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  • Consider calculating a cubic interpolating spline with the additional boundary conditions $s''(x_0)=0$ and $s''(x_n)=0$. Show that $$\int_{x_0}^{x_n}[s''(x)]^2dx \leq \int_{x_0}^{x_n}[g''(x)]^2dx$$ for any $g \in c^2[x_0,x_n]$ that satisfy the interpolating conditions $g(x_i)=y_i$, $i=0,...,n$.

Attempt at solution:

Let $k(x)=s_c(x)-g(x)$, and $$\int_a^b|g''(x)|^2dx=\int_a^b|s_c''(x)-k''(x)|^2dx=\int_a^b|s_c''(x)|^2dx-2\int_a^bs_c''(x)k''(x)dx+\int_a^b|k''(x)|^2dx$$ then by integration by parts, and using the interpolating conditions, we have $$\int_a^bs_c''(x)k''(x)dx=0$$ and thus $$\int_a^b|g''(x)|^2dx=\int_a^b|s_c''(x)|^2dx +\int_a^b|s_c''(x)-g''(x)|^2dx.$$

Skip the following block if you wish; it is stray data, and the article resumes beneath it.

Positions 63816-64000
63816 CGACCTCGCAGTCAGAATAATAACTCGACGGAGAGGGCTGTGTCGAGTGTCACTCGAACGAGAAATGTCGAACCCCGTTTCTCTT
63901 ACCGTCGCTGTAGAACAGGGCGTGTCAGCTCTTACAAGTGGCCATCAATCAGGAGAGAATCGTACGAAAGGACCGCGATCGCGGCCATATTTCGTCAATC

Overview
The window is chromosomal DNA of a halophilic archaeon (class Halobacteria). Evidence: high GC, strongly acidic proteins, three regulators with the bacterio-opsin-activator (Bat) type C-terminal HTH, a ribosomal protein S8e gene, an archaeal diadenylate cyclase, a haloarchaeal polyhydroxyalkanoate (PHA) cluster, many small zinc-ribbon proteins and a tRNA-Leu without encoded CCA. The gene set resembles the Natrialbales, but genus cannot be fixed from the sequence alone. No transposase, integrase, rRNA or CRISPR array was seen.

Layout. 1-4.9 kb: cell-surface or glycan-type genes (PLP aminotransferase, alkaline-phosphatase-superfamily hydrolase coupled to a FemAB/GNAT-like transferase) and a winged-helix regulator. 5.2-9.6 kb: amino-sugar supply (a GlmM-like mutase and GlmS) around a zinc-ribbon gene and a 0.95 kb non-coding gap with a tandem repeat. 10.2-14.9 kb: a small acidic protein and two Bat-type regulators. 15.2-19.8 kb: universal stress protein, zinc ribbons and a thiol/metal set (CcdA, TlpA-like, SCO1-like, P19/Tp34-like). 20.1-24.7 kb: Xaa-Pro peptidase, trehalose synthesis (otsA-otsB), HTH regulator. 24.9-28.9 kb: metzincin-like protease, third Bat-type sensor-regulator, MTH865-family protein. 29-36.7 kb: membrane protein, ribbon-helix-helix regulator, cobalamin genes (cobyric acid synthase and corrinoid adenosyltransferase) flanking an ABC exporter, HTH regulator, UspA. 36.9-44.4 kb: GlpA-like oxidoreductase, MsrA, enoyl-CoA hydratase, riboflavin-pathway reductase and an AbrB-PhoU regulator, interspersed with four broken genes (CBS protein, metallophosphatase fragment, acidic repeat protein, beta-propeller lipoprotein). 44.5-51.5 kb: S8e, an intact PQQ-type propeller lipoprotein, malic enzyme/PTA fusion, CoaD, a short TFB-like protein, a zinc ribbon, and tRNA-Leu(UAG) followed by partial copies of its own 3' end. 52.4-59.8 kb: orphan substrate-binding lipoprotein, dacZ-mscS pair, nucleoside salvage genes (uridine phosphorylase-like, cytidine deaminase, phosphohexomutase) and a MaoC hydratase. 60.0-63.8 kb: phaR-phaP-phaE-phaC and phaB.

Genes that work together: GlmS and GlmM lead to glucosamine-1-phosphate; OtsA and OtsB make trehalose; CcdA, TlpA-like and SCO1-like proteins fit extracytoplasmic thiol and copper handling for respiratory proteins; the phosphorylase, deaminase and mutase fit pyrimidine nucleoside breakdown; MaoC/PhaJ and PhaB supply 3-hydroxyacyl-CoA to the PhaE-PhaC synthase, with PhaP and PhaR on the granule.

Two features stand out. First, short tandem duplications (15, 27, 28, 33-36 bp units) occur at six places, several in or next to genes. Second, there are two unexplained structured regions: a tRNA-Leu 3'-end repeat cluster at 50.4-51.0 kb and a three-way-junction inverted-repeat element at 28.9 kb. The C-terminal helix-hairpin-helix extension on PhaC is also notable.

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up vote 1 down vote accepted

This is a classical result in spline theory. It first appeared in J. C. Holladay, A smoothest curve approximation, Math. Tables Aids Comput. 11(1957), 233-243. You can find a proof in many books about splines. Your argument seems correct, to me. The third term in your last equation is the integral of a non-negative function, so it's non-negative. This means that the integral of $\vert g''(x) \vert^2$ is greater than the integral of $\vert s_c''(x) \vert^2$, and you're done.

The result is proved in these notes, too.

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Thanks, how about the second question? I am not sure how to derive that? – user60514 Feb 25 '13 at 0:26
Same as any other cubic spline construction -- solve a system of linear equations (which happens to be banded, or almost so). The "not a knot" conditions give you an extra two equations (or removes two unknowns). I wouldn't call it a "formula" -- there is no explicit expression that directly gives you the spline. – bubba Feb 25 '13 at 3:51

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